- I'm happy to accept this wager as a measure of the quality of my predictions about the long term sustainability of commons-based peer production.
- The golden measure of poetry does not yet exist, only the rhythm of the maracas, the exact sound of the kettledrum.
- The show coasted on sheer mastery of compas, the rhythmic measure that defines all flamenco, and on the charisma of the artists probing the art's dark and light moods.
- Play the last four notes of each measure staccato, or make a crescendo into the next measure.
- We sense the tragedy of the poetic ballad and the noble lineage of its characters in the very opening measures of the musical rendering.
- There are rarely more than four measures of music without a voice-over.
- The birds twitter, the horn calls back, the mountain folk dance a droll measure, and all's right with the Alpine world.
- Ben watched with amazement that turned to pride as Hoss delicately guided Alberta Evans into the first few measures of the dance.
- Ian laughed lightly and then swept her into the first measure of the dance.
- To a very great extent: it irritates him beyond measureMore example sentences
immensely, extremely, vastly, greatly, excessively, immeasurably, incalculably, infinitely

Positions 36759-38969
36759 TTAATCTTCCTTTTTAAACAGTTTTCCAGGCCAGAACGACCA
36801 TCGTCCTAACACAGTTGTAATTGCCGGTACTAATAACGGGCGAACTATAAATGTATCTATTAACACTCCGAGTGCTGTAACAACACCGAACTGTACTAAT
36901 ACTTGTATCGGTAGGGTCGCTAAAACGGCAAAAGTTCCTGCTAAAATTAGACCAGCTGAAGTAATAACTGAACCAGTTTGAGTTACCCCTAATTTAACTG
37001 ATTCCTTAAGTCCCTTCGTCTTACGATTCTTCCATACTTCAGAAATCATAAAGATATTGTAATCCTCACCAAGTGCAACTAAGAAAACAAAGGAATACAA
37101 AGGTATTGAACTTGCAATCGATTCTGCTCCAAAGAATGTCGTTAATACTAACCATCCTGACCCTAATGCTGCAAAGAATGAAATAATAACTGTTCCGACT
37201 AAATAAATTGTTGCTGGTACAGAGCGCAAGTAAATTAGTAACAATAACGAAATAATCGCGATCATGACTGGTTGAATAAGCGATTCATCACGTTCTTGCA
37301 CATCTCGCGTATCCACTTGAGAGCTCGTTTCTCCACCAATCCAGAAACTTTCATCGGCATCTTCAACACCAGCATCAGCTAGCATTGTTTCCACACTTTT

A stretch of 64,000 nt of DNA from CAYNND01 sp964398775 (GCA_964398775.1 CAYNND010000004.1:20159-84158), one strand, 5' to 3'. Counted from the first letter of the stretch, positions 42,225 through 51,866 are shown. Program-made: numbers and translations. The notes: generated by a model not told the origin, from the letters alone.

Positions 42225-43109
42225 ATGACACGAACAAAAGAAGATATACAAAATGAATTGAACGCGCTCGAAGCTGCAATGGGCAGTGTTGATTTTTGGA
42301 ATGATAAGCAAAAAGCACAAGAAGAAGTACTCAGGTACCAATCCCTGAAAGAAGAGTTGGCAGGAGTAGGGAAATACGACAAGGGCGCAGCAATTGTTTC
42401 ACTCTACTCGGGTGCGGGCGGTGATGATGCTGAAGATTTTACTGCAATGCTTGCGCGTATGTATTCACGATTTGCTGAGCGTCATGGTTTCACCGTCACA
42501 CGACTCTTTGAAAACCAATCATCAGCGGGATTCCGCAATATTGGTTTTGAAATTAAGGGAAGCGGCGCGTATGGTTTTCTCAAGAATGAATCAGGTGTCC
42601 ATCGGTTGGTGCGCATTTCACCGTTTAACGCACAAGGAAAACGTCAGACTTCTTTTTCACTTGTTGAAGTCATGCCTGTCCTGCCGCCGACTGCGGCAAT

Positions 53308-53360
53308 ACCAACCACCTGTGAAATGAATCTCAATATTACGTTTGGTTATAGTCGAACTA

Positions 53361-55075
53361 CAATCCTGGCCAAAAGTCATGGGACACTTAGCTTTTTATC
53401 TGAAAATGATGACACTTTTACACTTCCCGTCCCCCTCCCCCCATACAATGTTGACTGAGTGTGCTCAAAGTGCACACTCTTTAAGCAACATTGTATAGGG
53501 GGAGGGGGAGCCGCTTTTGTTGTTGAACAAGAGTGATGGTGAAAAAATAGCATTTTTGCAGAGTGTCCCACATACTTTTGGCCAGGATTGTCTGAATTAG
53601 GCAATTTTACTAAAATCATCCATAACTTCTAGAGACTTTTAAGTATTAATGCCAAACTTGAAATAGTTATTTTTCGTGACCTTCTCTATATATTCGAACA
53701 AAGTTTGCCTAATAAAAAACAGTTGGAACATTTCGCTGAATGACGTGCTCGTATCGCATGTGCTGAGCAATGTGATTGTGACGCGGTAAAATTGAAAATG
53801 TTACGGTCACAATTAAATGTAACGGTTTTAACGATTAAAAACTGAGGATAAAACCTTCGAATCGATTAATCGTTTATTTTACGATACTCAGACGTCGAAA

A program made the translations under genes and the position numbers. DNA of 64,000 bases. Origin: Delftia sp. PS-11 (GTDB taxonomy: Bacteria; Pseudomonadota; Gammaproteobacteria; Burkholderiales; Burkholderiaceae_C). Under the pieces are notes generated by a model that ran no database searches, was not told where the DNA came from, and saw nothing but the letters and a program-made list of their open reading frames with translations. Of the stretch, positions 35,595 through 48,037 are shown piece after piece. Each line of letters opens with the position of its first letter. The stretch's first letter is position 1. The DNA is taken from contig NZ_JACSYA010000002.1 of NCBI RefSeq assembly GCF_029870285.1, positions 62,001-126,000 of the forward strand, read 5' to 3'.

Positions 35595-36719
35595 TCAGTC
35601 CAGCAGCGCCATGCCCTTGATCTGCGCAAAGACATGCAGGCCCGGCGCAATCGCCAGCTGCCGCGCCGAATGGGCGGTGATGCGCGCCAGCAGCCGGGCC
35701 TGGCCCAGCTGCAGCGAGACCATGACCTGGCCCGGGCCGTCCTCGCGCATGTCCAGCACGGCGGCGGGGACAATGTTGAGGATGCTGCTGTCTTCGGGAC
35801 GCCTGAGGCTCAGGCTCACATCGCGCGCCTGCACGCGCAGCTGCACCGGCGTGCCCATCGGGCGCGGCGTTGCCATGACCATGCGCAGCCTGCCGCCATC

- The previous night had rendered me absolutely useless, as I had stayed up all night working on the next-to-last chapter of my book, and was exhausted beyond measure.
- Relieved beyond measure, he downed the pill gratefully.
- It was perverse beyond measure, but it was not selfish.
for good measure
- In addition to what has already been done, said, or given: he added a couple of chili peppers for good measureMore example sentences
as a bonus, as an extra, into the bargain, to boot, in addition, besides, as well
- All the major hits are here with a couple of new tracks thrown in for good measure.
- He didn't let the weakness last long; he shoved me again for good measure.
- There's even some romance thrown in for good measure.
take (or get or have) the measure of
- Assess or have assessed the character, nature, or abilities of (someone or something): he’s got her measure—she won’t fool himMore example sentences